Unsubstantiated reports of a dirty bomb attack in New York City that sent police into heightened alert this weekend came from a Jerusalem-based Web site that claims more than a million daily readers but is criticized by intelligence experts as unreliable.

Giora Shamis and his wife, Diane Shalem, launched DEBKAfile (Debka.com) in 2000 to focus on security, terrorist activities and military affairs in the Middle East. Shamis claims he and his wife predicted the Al Qaeda attack on the World Trade Center.

Shamis says Debka, which is financed by subscriptions and ad revenue, has a daily readership of 1.3 million. But its reports, published in English and Hebrew, rely on anonymous sourcing and often prove untrue.

"I don't know a single Israeli official who sees the site as a reliable source," said Ronen Bergman, an investigative reporter for Israel's Yediot Ahronot daily who specializes in espionage.

Last week, the site reported intercepting Al Qaeda messages on radioactive attacks against American cities, identifying New York, Los Angeles and Miami as potential targets.

"We have about four or five people that are sitting around the clock, 24-hours-a-day, tracking the different Al Qaeda publications," Shamis said. "For us, this kind of story is routine."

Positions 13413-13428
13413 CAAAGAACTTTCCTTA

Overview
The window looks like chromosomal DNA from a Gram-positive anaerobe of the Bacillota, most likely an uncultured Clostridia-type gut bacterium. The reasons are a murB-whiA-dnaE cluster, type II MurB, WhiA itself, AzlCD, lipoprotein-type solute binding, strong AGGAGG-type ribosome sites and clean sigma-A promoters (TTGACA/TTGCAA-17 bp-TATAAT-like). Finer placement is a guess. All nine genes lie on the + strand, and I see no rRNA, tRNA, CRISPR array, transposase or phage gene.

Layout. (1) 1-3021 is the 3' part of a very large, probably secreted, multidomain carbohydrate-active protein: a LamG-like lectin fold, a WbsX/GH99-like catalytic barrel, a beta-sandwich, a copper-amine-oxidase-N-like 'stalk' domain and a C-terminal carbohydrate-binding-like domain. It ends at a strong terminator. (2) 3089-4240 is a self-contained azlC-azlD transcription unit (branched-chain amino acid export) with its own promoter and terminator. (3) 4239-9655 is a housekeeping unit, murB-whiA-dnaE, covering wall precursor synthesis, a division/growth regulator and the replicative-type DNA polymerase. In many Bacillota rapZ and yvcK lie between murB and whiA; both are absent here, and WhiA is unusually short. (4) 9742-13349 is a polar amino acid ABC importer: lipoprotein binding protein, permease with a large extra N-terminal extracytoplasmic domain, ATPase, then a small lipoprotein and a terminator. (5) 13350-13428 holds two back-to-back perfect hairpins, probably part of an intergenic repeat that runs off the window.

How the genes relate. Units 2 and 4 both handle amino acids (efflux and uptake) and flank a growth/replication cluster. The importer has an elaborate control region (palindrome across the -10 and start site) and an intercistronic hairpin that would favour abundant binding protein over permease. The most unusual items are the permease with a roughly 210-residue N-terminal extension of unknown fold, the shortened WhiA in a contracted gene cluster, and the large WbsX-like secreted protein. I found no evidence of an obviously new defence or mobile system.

But the reaction was not.

On Friday, the New York Police Department increased its radiological monitoring and established checkpoints to examine vehicles at various points around Manhattan. NYPD Deputy Commissioner Paul J. Browne said the measures were prompted by a Debka report on online Al Qaeda chatter about a truck packed with radioactive material.

By Saturday, the department had eased its alert, but Shamis stood behind his report.

Debka, named for a traditional Arab dance, claims to have been the first to publish in 2001 that U.S. and British forces were operating in Afghanistan and that Saudi Arabia opposed U.S. use of its military bases. But it has also flopped badly, including a 2001 report that China sent troops to Afghanistan to fight alongside the Taliban.

Shamis concedes some Debka reports haven't panned out, but says his site is as reliable as the mainstream media.

Debka's home page on Sunday featured a report on Iran conspiring with the Syrian army to topple Syrian President Bashar Assad and another on Hezbollah guerrillas in Lebanon acquiring new missiles capable of shooting down Israeli warplanes.

"I don't take Debka seriously as a reliable source ... but there are people who take it seriously and that's what makes it dangerous," said Boaz Ganor, an Israeli anti-terror expert.

If American officials took actions based on a Debka report, then it indicated "panic and unprofessionalism," he said.